Was it a short story, or a poem for children, I once read about a distant planet inhabited entirely by ''Ears'' and ''Mouths''? It was not evidently a place of much visual felicity, but I remember feeling that the fantasy did, perhaps, contain a grain of something recognizable. Here was a society of reciprocal benefits, not based on equality, but on mutual function, a society composed of those who only Talk and of those who only Listen. . . .
It has recently dawned on me why this fiction had a rather familiar ring to it. To discover such an ideal state, it isn't necessary to take flights of imagination, or even to indulge in space exploration. All that is needed is a trip on British Rail.
I don't know why, but it is an almost universal law: Being on a train persuades talkers to talk and persuades listeners to listen. The peculiar thing is, though, that people are not necessarily the same off a train as they are on. The voluble at home can, on rails, be as mute as swans. And although I don't know about them, it seems likely that train-talkers could well be mouse-quiet and tongue-tied everywhere else.
My wife and I fall with a rather baffling inevitability into the role of ''Ears.'' She is more realistic about this than I am. Faced with the prospect of a rail ride, in spite of all precedent I still pack three or four books while she takes only one, or no more than a thick magazine.
I am absurdly sanguine. Five-and-a-half hours from Glasgow to London: The prospect stretches in the mind's eye, becoming an eternity of silence and uninterrupted reading. I could reread Middlemarch. I could actually, at last, finish Tolkien's Trilogy. There's Henri Troyat's mammoth biography of Tolstoy, a great orange chunk of a book that has lain on the shelf willing me to finish it for the last six months. Now's my chance. Oh, and there's Madame Bovary. And I probably ought to take (since it's work) William Gaunt's Concise History of English Painting. And . . . .
On the way down to London the lady on my right, whom neither of us has ever met before, starts her life story immediately as we draw out of the station. She probably knows from experience that if she doesn't start early, she'll never reach the present day by Euston. Apart from the enigmatic hush that settles on even the most continuous talkers while the train stops at intermediate stations en route, she, for sheer unedited word-flow, knocks into a cocked hat Tolkien and Henry Troyat combined, and offers a serious challenge to Tolstoy as well. ''Concise History'' is, to her, simply a contradiction in terms.
I think with increasingly abstract longing and concrete resignation of Madame Bovary languishing in the bag, and nod and smile as Maggie MacDougal of Bishopriggs, her autobiography unravelling like a sleeve of care, launches energetically into her account of 1967, the year of her retirement and her first visit of many to Majorca. . . .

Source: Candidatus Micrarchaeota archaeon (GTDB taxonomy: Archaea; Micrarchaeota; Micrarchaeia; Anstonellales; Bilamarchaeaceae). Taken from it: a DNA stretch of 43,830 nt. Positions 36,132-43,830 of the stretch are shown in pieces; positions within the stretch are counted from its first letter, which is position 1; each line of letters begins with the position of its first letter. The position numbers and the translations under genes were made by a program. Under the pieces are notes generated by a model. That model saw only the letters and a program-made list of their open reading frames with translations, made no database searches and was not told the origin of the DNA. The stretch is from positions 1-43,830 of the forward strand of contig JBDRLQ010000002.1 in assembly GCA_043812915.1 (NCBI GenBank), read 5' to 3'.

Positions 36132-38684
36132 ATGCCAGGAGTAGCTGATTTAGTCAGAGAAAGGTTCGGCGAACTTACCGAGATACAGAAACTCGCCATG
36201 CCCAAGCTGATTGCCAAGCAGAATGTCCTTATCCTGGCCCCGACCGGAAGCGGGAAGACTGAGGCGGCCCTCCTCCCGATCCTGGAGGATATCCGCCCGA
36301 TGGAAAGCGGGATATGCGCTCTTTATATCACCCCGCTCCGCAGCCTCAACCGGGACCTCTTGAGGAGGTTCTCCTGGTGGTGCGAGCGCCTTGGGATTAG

But I mustn't sound cynical. I'm not. The honest fact is that I am genuinely interested in Maggie MacDougal. I'm intrigued by the intrepidity and adventurousness, the recollections and opinions, of all train-talkers: by that informative Doberman pinscher breeder from Halifax I met on the train to Leeds; by the Cumbrian mother of a lad just back from the Falklands; by the Indian Glaswegian who felt vigorously that children should not use pocket calculators under the age of fifteen; by the professor of peace studies; by the Canadian woman visiting Scottish cousins; by the hard-bitten prison officer on the overnight train; by the young man off for three months in Saudi Arabia; by the insurance salesman who had been kicked out of the Navy because his income from selling insurance to fellow ratings had risen to six times his Navy pay. There seem to be few limits to the details and anecdotes people will reveal to a stranger on a train.
It's an odd business. I suppose it is partly to do with the fact that the talkers know they are most unlikely ever to meet the listeners again. It is also , I think, connected obscurely with the forward movement of the train. Chaucer knew well enough that walking produces talking. So locomotion is likely to prompt it even more extremely. His Canterbury Tales would surely have taken place on a train, if a train had been available for his pilgrim characters.
Mostly, however, it is simply a matter of a train being an ideal setting for captive audiences. In every compartment, ''Ears'' are cornered by ''Mouths'' - trapped, inescapably hemmed in, monopolized, positively Ancient-Marinered. The wedding-guest sat on a stone: He cannot choose but hear; And thus spake on that ancient man, The bright-eyed mariner.
Coleridge understood. You cannot choose but hear. Ah, well, there will probably be time to read all those unread books at home on the long winter evenings. . . .